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Keeping Your Business Safe

Did you know that 20% of businesses face major disruption every year, with around 10% of these unfortunately ceasing to trade. We never expect a fire, flood, or utility disruption to affect our business, and it’s certainly not something that’s top of your priority list. But thinking about how you might cope with these disruptions and how we would carry on trading is important and could be the key to ensuring your business survival.

Business Continuity Advice & Guidance

The Civil Contingencies Act 2004 states that local authorities must provide advice and guidance to local businesses about how to prepare your business for those small or large things (accidental or deliberate) which may cause unforeseen problems to your business.

In general terms Business Continuity is about protecting the things in your business that you can’t afford to live without (staff, premises, IT etc) and how to plan to try and prevent these things being affected.

It doesn’t matter what size of business you hold you need your business to be able to continue to keep the profits coming in and to be able to pay your staff.

  1. What does your business do? What is its purpose and what are the products / services?
  2.  Assess the risk to your business; Power cuts / floods/ loss of access / loss of staff / loss of  suppliers / etc
  3. Develop a strategy to deal with these risks. What needs to be done / who needs to perform these actions
  4. Develop & write your plan. The plan can be as simple as you want it to be 
  5. Test your plan. You need to make sure that it works and that your staff understand what to do and when
  6. Review the plan regularly
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  • Is your business the main source of income for you and your family?
  • Does your business insurance cover you for all the “risks” that you have listed?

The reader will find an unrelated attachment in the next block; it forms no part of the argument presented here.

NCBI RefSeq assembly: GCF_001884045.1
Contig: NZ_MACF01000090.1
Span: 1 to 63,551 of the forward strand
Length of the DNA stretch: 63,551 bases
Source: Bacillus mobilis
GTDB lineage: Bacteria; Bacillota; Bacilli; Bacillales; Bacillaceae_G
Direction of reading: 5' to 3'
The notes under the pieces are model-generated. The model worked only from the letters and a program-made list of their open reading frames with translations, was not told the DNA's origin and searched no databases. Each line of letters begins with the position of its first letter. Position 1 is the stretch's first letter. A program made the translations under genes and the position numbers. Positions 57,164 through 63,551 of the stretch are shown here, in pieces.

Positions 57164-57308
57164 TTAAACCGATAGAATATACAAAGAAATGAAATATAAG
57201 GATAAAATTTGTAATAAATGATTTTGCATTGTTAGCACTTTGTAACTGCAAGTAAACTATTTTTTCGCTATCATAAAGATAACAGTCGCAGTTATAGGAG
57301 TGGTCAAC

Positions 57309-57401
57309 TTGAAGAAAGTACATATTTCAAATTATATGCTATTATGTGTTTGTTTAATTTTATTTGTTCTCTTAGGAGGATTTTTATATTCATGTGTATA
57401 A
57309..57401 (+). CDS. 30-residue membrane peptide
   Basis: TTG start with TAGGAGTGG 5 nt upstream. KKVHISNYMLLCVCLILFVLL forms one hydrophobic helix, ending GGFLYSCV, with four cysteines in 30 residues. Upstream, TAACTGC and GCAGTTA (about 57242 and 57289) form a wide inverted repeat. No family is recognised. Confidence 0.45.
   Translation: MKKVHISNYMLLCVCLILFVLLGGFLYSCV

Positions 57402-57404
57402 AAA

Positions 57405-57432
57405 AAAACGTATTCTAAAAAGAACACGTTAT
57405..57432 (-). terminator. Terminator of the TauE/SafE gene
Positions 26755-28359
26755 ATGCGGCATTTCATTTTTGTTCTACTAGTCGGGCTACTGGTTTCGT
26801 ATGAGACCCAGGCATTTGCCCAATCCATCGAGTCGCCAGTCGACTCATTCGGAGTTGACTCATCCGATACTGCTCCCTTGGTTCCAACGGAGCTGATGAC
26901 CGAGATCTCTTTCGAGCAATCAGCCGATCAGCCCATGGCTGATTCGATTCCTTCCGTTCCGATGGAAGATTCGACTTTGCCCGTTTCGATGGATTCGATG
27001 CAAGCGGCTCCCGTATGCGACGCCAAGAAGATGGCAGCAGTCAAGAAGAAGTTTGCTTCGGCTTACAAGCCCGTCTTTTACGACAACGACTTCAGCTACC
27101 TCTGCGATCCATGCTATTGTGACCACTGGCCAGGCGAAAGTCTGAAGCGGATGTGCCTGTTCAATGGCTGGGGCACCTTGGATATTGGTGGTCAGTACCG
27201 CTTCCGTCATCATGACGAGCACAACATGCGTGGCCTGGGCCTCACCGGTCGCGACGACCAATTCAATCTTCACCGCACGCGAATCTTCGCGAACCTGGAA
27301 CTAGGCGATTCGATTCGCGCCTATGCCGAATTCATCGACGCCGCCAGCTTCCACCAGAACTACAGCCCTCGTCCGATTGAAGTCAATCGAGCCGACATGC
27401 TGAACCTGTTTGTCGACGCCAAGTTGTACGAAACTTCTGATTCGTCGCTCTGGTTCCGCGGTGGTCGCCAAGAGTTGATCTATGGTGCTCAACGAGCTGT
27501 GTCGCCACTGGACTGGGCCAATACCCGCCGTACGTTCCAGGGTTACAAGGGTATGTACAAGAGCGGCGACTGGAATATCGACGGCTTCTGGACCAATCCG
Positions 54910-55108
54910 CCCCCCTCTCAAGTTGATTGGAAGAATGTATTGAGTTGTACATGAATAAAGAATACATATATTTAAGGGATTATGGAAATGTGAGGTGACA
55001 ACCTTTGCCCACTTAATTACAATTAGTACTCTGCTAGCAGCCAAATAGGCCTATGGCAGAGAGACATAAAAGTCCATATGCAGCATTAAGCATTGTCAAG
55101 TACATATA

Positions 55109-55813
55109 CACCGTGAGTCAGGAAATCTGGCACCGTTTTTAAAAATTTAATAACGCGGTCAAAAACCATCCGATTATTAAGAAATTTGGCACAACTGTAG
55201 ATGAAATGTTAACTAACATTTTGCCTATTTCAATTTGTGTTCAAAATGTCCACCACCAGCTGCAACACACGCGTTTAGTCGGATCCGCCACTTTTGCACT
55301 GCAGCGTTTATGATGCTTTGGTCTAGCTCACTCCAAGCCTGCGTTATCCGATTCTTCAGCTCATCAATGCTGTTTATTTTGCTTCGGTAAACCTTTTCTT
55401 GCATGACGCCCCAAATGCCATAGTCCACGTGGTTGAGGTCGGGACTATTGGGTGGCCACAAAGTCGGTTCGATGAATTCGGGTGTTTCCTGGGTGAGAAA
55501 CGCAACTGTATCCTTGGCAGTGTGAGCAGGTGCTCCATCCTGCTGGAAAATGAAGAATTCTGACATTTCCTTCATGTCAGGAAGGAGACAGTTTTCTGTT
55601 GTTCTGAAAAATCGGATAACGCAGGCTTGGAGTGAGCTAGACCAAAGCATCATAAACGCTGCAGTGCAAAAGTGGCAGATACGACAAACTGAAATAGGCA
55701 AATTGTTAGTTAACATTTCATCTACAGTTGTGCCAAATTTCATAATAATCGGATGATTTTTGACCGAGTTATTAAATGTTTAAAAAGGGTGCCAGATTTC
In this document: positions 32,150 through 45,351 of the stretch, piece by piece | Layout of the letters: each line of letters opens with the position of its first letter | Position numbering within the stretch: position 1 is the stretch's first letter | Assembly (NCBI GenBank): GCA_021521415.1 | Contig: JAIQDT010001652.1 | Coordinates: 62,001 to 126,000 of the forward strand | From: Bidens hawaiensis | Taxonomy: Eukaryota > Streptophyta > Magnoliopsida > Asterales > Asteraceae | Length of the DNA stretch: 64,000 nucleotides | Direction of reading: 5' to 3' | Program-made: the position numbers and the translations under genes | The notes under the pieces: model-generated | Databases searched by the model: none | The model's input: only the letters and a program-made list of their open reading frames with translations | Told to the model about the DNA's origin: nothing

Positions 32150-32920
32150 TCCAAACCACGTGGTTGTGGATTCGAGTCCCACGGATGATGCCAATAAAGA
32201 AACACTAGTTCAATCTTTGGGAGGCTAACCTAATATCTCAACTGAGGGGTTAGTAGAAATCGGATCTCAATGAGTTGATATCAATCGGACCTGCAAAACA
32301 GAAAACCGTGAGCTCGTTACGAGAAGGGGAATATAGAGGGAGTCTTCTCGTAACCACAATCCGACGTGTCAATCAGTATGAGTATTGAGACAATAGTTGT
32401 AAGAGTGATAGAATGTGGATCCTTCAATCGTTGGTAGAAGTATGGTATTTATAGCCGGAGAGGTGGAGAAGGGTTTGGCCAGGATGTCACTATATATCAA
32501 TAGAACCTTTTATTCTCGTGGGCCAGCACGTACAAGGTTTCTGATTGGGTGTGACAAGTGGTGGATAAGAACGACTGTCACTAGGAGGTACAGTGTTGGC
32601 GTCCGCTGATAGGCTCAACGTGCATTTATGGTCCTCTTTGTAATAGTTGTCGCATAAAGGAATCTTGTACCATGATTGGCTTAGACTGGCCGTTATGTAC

• If you couldn’t access your business premises, could you still trade?
  • If your offices were vandalised and your computers, IT were damaged or stolen would you lose all your customer / business information?
  • If your staff won the lottery, or were long term ill, would their jobs still get done?
  • If you couldn’t trade for a month, would your customers wait for you to re-open or would they go somewhere else?
  • Do you have a contingency plan in place to deal with an incident/disruption?  (Do you have a copy of the plan at home?)
  • If you have answered “no” to 2 or more of these questions, your business may have difficulty surviving from a disruption or identified risk.

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Business Continuity Guidance for Organisations of Different Sizes

Different sized orgnaisations have different considerations and therefore will require different plans and organisation, below is some guidance that can help with plan writing:

  • Having the correct insurance to cover all aspects of the business
  • Back up of all key documents and data
  • Good clear lines of communication between staff and contractors in and out of hours
  • Nominated deputies, with access to all the information the manager has
  • Ensure supply chains and contractors have a form of business continuity
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  • Having the correct insurance to cover all aspects of the business
  • Back up of all key documents and data
  • Good clear lines of communication between staff and contractors in and out of hours
  • Nominated deputies (more than 1), with access to all the information the manager has
  • Ensure supply chains and contractors have a form of business continuity